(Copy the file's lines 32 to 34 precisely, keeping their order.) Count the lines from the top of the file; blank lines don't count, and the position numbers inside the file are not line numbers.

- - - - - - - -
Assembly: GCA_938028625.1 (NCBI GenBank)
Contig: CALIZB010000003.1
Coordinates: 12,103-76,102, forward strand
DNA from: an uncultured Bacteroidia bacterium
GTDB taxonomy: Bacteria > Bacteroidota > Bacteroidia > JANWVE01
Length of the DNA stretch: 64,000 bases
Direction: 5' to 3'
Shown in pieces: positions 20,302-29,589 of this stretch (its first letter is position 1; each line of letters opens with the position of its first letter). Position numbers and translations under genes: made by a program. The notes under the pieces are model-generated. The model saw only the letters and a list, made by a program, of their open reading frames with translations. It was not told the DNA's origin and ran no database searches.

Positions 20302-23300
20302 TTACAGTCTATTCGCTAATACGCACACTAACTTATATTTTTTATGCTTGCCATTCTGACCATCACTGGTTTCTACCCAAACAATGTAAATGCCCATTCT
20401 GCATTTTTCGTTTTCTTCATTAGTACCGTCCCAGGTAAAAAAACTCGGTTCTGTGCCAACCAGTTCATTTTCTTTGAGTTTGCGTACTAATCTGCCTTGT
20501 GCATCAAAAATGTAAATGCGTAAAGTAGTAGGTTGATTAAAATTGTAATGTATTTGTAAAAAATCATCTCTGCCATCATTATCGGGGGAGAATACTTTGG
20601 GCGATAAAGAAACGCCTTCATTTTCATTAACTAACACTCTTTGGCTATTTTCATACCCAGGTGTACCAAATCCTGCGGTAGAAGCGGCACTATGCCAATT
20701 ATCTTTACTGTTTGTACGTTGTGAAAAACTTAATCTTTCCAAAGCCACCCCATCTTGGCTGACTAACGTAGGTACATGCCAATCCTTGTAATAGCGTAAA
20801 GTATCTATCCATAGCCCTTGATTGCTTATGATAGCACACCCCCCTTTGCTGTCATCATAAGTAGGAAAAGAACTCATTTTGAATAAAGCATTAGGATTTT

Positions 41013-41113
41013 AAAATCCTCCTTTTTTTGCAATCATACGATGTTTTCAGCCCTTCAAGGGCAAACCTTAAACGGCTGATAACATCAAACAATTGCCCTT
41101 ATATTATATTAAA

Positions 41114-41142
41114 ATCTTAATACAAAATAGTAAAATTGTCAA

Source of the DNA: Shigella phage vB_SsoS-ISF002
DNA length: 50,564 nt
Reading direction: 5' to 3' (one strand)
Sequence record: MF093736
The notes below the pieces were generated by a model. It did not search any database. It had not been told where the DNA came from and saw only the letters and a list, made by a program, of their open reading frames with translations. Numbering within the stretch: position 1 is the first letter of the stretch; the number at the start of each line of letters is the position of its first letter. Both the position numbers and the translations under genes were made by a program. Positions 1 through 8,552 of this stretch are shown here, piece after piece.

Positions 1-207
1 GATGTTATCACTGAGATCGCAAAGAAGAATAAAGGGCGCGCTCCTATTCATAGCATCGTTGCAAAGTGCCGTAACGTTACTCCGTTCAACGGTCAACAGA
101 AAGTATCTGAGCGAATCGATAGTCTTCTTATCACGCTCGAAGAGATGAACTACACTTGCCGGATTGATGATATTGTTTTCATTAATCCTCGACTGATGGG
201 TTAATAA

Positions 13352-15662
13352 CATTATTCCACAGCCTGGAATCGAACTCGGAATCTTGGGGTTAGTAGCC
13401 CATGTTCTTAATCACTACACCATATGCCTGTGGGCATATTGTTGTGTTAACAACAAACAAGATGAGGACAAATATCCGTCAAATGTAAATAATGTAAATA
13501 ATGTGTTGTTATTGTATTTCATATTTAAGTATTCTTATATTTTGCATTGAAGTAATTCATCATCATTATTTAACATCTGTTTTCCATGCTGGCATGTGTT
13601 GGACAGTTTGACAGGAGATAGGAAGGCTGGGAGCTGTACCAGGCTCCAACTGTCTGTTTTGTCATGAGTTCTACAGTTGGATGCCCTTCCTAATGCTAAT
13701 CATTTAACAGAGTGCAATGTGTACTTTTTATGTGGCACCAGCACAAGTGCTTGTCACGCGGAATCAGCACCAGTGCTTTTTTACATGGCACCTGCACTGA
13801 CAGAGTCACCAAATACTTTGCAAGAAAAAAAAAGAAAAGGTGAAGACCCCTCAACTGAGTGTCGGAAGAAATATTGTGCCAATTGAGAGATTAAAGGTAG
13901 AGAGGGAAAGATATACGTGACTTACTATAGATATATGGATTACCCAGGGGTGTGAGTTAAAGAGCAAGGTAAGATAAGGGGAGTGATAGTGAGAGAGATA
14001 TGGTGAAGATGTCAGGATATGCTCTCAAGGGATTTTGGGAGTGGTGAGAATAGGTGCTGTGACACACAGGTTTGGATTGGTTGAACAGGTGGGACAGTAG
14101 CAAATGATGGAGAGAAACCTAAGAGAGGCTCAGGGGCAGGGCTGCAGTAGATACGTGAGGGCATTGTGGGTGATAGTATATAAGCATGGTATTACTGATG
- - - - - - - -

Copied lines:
13401 CATGTTCTTAATCACTACACCATATGCCTGTGGGCATATTGTTGTGTTAACAACAAACAAGATGAGGACAAATATCCGTCAAATGTAAATAATGTAAATA
13501 ATGTGTTGTTATTGTATTTCATATTTAAGTATTCTTATATTTTGCATTGAAGTAATTCATCATCATTATTTAACATCTGTTTTCCATGCTGGCATGTGTT
13601 GGACAGTTTGACAGGAGATAGGAAGGCTGGGAGCTGTACCAGGCTCCAACTGTCTGTTTTGTCATGAGTTCTACAGTTGGATGCCCTTCCTAATGCTAAT